6 Globalization and Business
Globalization is development which increases the internationalization of production and manufacturing, governing and financing processes. Globalization is a contentious concept with unending controversies among scholars, with some equating it with interdependence, others with liberalization; while others equate it with universalization, westernization and even imperialism. Similarly, it is equated to trans-nationalization, but the two differ in that the latter enhances national entities while globalization sometimes weakens national entities. This paper seeks to expound on concepts and complexities of globalization effects on political, economic and social –cultural ideologies.
Globalization of markets and production greatly diminishes the efficiency of national politics particularly national economic and labor market policies since markets are controlled through national legislation and politics (Daniels, Radebaugh, Sullivan, p117). Additionally, globalization has a normative and cultural dimension in which the normative dimension includes effects of the globalization to the; cultural self-images of people, consequences of accelerating processes of modernization on human identity, insecurity and human capability to cope with.
Agriculture and food constitute one domain in society as food display worldwide dynamics, due to economic crises, political instability coupled by natural disasters. Global companies and agribusiness companies continue to initiate a structural change of organism genes in a bid to come up with the desirable characteristics. Accordingly, the interplay between globalization and GMO is hinged on the social and commercial benefits. Through globalization food today is increasingly traded internationally, leading to transformation of its production and consumption patterns worldwide thus influencing many food related practices.
Power and wealth are main roots of globalization making it a useful tool in empowering in that it can democratize opportunities by homogenizing cultures thus allowing people to have a share into the multi-diverse resource endowment transcending the transnational boundaries. Recent trends in economic and political globalization have contributed to greater deprivation and covered many injustices as multinationals move into country resulting to dislocations in traditional economies concurrently leading to the emergence and consolidation of a single hegemonic power (Cohen, 113). This aspect of homogenization has led to hegemonization in that it has led to imposition of developing countries since changes has negatively impacted reforms through privatization thus dismantling public welfare programs, culture and safety of poor due to reemergence of huge gap among the rich and the poor.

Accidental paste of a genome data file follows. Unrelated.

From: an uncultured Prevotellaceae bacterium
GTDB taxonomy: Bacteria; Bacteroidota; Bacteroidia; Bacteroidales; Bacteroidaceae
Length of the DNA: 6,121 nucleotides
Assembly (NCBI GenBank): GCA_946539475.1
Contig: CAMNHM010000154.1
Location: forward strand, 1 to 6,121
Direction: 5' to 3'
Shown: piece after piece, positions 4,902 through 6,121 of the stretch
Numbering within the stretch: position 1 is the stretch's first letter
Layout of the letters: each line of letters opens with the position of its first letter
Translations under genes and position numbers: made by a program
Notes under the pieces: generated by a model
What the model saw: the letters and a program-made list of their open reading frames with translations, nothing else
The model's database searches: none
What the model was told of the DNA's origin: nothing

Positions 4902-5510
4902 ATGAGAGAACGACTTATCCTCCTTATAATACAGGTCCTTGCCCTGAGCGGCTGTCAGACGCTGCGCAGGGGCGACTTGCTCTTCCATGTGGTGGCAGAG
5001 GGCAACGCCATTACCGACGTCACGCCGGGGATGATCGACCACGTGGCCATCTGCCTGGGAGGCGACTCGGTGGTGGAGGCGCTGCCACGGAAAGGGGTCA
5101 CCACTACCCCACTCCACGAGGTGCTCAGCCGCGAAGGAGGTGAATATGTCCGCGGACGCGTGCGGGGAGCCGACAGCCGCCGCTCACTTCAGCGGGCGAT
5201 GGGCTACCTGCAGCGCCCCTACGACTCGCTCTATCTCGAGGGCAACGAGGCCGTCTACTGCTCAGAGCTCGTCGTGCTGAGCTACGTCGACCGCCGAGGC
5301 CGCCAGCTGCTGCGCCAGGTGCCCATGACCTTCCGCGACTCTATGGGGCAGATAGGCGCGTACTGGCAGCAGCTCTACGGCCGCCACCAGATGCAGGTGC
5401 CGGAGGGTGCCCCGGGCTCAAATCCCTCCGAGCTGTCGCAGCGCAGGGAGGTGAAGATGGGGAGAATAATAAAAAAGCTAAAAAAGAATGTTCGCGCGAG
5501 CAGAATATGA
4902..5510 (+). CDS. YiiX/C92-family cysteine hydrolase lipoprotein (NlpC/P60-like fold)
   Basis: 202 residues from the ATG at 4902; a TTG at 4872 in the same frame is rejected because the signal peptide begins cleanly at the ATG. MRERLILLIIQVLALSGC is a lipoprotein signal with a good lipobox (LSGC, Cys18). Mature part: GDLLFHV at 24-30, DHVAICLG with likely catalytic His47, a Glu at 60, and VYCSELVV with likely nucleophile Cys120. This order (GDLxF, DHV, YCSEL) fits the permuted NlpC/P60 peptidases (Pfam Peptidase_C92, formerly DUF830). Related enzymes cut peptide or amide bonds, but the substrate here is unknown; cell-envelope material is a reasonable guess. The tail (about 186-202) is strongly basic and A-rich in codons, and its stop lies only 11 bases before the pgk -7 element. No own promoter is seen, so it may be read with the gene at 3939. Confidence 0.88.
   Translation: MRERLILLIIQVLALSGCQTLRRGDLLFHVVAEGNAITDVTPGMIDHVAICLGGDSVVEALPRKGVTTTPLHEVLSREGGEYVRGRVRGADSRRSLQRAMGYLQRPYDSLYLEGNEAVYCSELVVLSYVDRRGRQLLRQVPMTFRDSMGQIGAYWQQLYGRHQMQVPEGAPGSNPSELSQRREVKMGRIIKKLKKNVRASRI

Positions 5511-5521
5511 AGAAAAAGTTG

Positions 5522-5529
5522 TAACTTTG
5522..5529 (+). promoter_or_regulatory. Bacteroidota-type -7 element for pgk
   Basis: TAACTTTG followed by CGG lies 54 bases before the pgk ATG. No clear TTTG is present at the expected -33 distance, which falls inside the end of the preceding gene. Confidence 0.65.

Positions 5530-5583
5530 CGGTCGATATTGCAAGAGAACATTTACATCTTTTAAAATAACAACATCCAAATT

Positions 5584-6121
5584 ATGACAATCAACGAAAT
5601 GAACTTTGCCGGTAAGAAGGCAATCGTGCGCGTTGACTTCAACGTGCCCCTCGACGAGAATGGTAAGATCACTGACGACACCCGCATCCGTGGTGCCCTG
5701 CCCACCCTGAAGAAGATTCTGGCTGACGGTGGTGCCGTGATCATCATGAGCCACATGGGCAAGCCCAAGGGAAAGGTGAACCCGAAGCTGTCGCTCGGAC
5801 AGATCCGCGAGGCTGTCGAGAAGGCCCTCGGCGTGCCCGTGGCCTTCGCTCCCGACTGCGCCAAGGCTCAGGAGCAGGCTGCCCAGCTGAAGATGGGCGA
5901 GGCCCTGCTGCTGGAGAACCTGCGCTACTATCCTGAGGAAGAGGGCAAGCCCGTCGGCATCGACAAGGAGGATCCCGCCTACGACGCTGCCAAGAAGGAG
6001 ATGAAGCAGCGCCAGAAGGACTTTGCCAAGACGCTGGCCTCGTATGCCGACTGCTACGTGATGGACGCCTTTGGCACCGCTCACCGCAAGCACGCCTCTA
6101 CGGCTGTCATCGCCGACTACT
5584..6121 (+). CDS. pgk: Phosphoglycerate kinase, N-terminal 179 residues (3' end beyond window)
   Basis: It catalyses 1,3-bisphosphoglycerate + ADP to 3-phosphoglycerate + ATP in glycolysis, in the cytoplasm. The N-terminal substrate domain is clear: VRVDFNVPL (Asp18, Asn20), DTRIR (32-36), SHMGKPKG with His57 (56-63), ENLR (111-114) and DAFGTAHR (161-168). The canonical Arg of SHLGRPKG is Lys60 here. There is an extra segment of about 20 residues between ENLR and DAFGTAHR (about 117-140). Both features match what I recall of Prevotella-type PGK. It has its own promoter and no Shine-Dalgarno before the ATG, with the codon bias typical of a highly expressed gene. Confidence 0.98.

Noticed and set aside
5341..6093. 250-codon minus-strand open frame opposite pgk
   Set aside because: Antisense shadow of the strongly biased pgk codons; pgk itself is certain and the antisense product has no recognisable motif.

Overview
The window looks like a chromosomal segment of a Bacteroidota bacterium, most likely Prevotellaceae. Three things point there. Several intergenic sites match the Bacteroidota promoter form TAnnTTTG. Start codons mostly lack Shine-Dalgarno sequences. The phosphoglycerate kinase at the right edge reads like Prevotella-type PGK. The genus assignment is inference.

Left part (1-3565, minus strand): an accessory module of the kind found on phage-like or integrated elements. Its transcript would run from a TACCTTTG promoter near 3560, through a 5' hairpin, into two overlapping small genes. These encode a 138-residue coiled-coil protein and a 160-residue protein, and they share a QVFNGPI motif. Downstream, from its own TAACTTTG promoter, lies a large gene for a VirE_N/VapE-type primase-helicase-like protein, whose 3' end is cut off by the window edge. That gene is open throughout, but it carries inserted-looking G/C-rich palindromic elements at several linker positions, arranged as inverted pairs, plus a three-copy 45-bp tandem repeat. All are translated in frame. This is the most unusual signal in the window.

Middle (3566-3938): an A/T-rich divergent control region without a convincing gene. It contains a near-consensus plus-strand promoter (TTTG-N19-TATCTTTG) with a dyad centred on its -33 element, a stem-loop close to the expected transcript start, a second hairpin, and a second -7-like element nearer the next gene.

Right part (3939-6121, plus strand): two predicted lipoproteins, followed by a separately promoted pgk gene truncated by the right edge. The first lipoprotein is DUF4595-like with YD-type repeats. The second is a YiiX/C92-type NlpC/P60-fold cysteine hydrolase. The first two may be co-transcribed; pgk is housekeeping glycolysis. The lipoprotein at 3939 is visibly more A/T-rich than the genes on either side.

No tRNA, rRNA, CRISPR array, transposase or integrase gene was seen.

In conclusion, because of preponderance of globalization of business and creation of market driven culture through homogenization national identities and local cultures are destructed since the world have become seamless and indivisible despite the borders that divide it. Economically, politically, culturally and socially the world has become interdependence due to growth of communication and technology decreasing the nation capabilities due to sheer interactions deepening and worsening the plight of the global poor as a result of disproportional of global resources as globalization is driven by power and wealth.
The purpose of this chapter is to address the controversies of the GMO issue. Through globalization food today is increasingly traded internationally, leading to transformation of its production and consumption patterns worldwide thus influencing many food related practices. These changes has generated challenges in terms of increasing sustainability in food provision, reducing negative impacts of international trade and governing food from a global perspective. With regard to this, it is plausible to note that agriculture and food constitute one domain in society as food display worldwide dynamics, due to economic crises, political instability coupled by natural disasters.
Daniel Cohen. Globalization and Its Enemies. MIT Press, 2007
John D. Daniels, Lee H. Radebaugh, Daniel P. Sullivan. Globalization and Business. Prentice Hall, 2002